The mechanism of laser-induced cell destruction has important implications in clinical therapy. According to Karu,25 exposing a cell to laser light causes acceleration of electron transfer in some areas of the respiratory chain. At higher doses, this excitation energy is transferred to oxygen to form singlet oxygen.25 When cells are exposed without dye, the flavins and cytochromes of the electron transport chain serve as photosensitizers. The dyeing agents, which can absorb the radiation, bind to components of the cell and thereby enable more laser light to be absorbed.25 Photodyes produce their cytotoxic effect at the cell membrane level in bacteria because their respiratory chain resides there.26 The interaction of laser light with eucaryotic cells is not well-elucidated but is suspected to be more complicated.25 However, the respiratory chain within the mitochondrial membrane would still be affected, and free radical and singlet oxygen production would cause death.25 Therefore, information regarding the relative susceptibilities of the human and bacterial cell membrane to the binding or absorption of the dye is needed to determine whether concomitant host cell killing would result. The results of the in vivo study by Meyer et al,27 which involved laser irradiation in rabbits, suggest that adjacent host tissue damage may not be a cause for concern. In this experiment, small ulcers formed where the tissue had been treated, but they healed in approximately 2 weeks. One approach that could avoid human cell destruction involves linking TBO to antibodies against the various bacteria.5,27 Friedberg et al26 effectively targeted P aeruginosa in the presence of S aureus using this method.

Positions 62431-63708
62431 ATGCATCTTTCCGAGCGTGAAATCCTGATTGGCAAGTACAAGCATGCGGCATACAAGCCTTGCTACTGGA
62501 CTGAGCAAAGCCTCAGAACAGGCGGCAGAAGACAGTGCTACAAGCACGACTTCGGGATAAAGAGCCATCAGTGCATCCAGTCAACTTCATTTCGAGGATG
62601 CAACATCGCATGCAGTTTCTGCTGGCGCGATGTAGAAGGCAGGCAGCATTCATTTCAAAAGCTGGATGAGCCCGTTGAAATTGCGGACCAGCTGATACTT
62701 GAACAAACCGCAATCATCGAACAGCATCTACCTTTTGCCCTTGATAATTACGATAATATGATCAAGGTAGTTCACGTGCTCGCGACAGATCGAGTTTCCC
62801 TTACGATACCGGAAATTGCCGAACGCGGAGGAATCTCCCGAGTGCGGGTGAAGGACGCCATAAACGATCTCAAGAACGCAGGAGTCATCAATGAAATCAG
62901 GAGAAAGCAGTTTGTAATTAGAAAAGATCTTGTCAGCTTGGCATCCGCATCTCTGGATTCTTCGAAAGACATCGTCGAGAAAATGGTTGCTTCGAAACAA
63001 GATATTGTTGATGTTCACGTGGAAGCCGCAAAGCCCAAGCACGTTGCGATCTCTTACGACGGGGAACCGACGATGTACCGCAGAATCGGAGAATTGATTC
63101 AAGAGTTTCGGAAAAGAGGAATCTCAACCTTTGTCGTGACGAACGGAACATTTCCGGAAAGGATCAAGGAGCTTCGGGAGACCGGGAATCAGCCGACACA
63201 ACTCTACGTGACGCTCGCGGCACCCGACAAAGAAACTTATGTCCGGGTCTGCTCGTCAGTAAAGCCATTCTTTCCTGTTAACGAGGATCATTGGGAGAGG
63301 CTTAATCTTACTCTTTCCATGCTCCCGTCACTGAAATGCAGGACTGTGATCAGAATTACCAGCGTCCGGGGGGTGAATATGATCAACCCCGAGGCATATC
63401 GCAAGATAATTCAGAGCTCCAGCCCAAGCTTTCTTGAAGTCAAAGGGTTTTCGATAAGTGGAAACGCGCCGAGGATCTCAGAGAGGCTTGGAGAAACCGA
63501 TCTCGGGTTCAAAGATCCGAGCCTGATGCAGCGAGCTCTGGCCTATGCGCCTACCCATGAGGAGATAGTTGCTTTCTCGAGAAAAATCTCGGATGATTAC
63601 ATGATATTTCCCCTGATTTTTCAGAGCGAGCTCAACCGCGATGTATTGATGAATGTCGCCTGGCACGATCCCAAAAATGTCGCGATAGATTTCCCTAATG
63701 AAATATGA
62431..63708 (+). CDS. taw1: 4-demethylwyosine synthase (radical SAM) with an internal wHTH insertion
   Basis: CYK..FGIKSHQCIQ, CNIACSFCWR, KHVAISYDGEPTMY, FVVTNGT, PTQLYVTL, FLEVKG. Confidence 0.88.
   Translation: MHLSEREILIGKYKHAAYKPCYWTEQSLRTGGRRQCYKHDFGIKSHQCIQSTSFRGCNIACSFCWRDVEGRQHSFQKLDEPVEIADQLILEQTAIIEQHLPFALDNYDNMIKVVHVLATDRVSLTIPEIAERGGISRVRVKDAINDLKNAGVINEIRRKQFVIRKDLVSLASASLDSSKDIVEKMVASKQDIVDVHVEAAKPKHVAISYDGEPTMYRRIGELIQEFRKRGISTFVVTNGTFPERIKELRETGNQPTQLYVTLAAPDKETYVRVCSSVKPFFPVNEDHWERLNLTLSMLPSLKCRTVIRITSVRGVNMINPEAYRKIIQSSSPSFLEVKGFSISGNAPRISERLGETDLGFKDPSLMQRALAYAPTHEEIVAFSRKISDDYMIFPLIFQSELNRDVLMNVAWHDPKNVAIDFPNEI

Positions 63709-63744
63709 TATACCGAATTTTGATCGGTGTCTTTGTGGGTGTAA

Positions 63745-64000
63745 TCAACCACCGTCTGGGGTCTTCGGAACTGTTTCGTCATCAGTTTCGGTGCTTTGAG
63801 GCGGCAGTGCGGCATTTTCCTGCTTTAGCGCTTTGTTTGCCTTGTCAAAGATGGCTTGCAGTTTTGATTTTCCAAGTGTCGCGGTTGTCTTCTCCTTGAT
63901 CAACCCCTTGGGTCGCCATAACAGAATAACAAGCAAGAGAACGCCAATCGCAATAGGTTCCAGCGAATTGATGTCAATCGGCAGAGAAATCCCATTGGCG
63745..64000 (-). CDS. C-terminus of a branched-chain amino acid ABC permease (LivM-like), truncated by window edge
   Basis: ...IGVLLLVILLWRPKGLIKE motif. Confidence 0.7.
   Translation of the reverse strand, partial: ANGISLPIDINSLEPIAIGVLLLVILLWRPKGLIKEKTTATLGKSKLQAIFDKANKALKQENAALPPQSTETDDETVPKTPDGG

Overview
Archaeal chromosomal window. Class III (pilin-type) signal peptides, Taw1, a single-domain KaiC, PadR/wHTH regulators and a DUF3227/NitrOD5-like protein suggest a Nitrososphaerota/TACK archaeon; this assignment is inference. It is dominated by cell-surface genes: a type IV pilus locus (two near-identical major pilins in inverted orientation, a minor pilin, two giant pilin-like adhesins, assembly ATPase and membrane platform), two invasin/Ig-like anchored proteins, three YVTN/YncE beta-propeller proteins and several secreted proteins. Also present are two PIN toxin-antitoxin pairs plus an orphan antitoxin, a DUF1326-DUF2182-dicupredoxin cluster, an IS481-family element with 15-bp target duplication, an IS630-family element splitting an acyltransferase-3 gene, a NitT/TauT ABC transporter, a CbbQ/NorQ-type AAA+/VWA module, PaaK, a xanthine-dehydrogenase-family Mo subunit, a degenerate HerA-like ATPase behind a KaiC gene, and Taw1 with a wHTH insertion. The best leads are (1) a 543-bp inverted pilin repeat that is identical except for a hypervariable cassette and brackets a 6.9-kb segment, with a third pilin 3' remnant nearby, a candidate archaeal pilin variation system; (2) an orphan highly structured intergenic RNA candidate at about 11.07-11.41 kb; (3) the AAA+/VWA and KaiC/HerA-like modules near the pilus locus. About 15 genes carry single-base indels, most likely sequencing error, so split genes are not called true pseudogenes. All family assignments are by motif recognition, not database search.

Although the 3 exposure doses from the 5-mW laser are all within the range of the threshold for skin injury, this is the power output of the lasers, not the actual energy absorbed by the cells. It is also noteworthy that the exposure doses of the 0.95-mW laser are all below this threshold for skin injury. The smallest dose used, 0.1 J/cm2 (30 seconds by the 0.95-mW laser), killed bacteria.